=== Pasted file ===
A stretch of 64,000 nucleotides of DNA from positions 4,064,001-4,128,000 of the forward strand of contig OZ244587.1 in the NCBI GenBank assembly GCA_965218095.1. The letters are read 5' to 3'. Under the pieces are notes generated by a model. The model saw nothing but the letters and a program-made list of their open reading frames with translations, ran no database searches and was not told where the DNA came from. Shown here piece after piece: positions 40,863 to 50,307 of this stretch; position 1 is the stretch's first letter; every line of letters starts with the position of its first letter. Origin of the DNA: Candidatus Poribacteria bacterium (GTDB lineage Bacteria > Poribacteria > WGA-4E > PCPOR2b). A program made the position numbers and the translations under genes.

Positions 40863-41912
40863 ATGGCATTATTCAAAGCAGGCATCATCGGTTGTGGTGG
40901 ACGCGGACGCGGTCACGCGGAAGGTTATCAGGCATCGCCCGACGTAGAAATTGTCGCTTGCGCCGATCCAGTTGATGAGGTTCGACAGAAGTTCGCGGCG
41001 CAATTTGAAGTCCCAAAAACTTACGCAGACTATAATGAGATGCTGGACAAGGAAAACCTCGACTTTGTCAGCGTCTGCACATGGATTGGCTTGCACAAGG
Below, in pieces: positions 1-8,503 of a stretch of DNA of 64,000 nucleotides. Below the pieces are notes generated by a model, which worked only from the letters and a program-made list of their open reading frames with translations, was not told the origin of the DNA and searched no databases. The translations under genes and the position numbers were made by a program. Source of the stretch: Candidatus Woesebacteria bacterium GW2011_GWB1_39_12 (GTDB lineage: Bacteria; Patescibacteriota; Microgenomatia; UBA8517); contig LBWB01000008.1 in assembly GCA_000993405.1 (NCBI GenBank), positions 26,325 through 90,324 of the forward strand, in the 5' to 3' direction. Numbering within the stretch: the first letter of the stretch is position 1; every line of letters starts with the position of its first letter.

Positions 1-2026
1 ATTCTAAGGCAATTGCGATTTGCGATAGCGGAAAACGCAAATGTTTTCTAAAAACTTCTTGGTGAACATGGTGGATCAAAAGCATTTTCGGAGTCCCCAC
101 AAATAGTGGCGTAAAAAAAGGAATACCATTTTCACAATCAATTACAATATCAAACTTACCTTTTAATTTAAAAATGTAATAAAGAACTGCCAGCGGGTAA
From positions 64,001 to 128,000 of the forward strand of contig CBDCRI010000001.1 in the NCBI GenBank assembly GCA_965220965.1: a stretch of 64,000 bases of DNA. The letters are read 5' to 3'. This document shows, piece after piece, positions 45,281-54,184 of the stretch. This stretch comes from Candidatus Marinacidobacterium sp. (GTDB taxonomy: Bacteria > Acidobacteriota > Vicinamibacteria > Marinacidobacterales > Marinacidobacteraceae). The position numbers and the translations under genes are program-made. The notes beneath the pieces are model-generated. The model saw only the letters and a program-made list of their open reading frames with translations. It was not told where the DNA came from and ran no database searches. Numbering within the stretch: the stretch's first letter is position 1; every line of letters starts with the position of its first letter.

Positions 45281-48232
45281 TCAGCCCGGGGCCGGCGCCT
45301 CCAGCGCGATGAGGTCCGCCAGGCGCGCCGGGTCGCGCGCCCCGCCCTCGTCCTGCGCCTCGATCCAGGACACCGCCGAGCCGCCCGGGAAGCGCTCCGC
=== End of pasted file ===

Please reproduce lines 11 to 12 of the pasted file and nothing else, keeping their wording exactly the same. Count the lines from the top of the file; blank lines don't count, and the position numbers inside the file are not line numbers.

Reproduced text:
Positions 45281-48232
45281 TCAGCCCGGGGCCGGCGCCT